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Dr. Yihan Li received her B.E. and M.E. degrees from Tsinghua University at Beijing, P.R. China in Electrical Engineering in 1993 and 1997, respectively. She also received her M.S. in System Engineering in 2000 and the Ph.D. degree in Electrical and Computer Engineering in 2004 from Polytechnic University (now Polytechnic Institute of New York University) at Brooklyn, NY, in 2000. Currently, she is a visiting assistant professor in the Department of Electrical and Computer Engineering at Auburn University in Auburn, AL. She was a research scientist in the Department of Electrical and Computer Engineering at Polytechnic University from 2004 to 2006, and a postdoctoral fellow in the Department of Electrical and Computer Engineering at Auburn University from 2006 to 2009. Dr. Li’s research interests include scheduling in-wired and wireless networks, wireless ad hoc networks, and high-speed packet switching. She is a member of Tau Beta Pi.

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On Developing a Software Defined Radio Laboratory Course for Undergraduate Wireless Engineering CurriculumSoftware Defined Radio (SDR) represents a modern approach to radio engineering. In traditionalwireless systems, multiple chipsets that each implements a different wireless standard arerequired in a wireless device to enable communications between heterogeneous devices. WithSDR, there is a single piece of programmable hardware (with field programmable gate arrays(FPGA) on board); wireless communications waveforms and protocols are implemented insoftware, which can be uploaded to the FPGAs on-demand. As a result, SDR enables flexiblereconfiguration of wireless communication systems, more efficient access to the spectrum,coexistence and great inter-operability among heterogeneous wireless systems.SDR has great potential for both military and civilian applications, with far-reaching impact inour society. It is important to expose our undergraduate students to this advanced technology. Inaddition, the SDR platforms provide easy access to all the layers in a wireless network system,which was not possible with traditional wireless systems. Usually MATLAB simulation projectsare used in our communication system course due to the lack of access to the physical layer.With SDR, students can easily build and experiment with real wireless waveforms andapplications.In this paper, we report our experience on the development of an SDR laboratory course at theundergraduate level to enhance the Bachelor of Wireless Engineering (BWE) curriculum atAuburn University, an ABET-accredited program and first-of-its-kind in the US. With the“learning by doing” approach, we aim to enhance teaching and student learning oncommunications theory and wireless networking. We adopted an open-source platformconsisting of GNU Radio and Universal Software Radio Peripheral (USRP), which would behelpful for dissemination and adoption at other schools. The proposed SDR lab consists of thefollowing parts:(i) Preliminaries, including introduction to Linux, Gnu Radio, and the USRP platform.(ii) Analog communications, including amplitude modulation (AM) and angle modulation systems.(iii) Digital communications, including binary phase-shift keying (BPSK), Quadrature Phase Shift Keying (QPSK), intersymbol interference and eye diagram.(iv) Wireless local area networks (WLAN): including various WLAN protocols such as ALOHA, CSMA, CSMA/CA (802.11DCF) and a Polling Service Based Mac (PSMAC).(v) Cellular network: students use OpenBTS to build a Global System for Mobile communications (GSM) base station to support cellphone calls in the lab.We have developed detailed lab instructions for the nine experiments in this lab course. We alsoaim to include an open project to allow students to explore their creativity to build their owncommunication systems with help from the instructor and graduate teaching assistants. The labcourse was test-offered in Spring 2013 as ELEC 4970—Special Topics in Electrical Engineering:Software Defined Radio Lab. The Student Assessment of their Learning Gains (SALG) tool( was used to create a survey to collect feedback from students.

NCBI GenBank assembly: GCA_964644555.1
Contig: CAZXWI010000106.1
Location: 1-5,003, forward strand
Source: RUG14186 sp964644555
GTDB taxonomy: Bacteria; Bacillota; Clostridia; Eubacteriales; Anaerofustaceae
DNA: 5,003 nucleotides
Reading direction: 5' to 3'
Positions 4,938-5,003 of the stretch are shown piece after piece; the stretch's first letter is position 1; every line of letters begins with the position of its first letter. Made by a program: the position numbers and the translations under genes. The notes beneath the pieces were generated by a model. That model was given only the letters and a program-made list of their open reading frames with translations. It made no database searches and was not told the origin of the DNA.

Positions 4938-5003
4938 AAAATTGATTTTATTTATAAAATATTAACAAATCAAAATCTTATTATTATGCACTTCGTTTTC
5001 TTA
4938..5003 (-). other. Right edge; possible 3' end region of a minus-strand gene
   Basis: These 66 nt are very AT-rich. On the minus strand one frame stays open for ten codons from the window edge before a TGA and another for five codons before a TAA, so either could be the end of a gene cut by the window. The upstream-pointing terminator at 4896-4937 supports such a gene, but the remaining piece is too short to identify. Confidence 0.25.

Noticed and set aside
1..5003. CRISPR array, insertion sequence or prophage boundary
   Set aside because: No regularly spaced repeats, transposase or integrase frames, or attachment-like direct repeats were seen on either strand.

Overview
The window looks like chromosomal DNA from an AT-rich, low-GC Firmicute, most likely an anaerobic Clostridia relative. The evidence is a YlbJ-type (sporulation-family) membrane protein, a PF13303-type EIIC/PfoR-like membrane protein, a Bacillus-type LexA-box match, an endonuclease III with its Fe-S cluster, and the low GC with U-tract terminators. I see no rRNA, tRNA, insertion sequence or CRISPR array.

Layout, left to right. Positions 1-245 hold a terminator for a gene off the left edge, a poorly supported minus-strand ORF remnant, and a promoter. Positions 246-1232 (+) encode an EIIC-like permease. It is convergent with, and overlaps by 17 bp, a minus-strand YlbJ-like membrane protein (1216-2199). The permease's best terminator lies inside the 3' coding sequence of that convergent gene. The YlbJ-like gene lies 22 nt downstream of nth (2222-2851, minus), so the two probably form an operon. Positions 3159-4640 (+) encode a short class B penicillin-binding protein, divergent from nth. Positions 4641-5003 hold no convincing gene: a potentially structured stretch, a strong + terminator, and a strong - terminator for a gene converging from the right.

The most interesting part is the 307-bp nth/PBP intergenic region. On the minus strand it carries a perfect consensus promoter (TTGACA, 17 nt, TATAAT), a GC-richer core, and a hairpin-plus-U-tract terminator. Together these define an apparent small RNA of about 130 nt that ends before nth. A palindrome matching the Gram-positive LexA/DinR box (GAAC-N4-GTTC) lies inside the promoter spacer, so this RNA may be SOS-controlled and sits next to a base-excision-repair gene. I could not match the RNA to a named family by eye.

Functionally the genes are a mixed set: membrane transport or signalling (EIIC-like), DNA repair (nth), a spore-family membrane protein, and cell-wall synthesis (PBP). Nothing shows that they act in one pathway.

Mao, S., & Huang, Y., & Li, Y. (2014, June), On Developing a Software Defined Radio Laboratory Course for Undergraduate Wireless Engineering Curriculum Paper presented at 2014 ASEE Annual Conference & Exposition, Indianapolis, Indiana. 10.18260/1-2--22880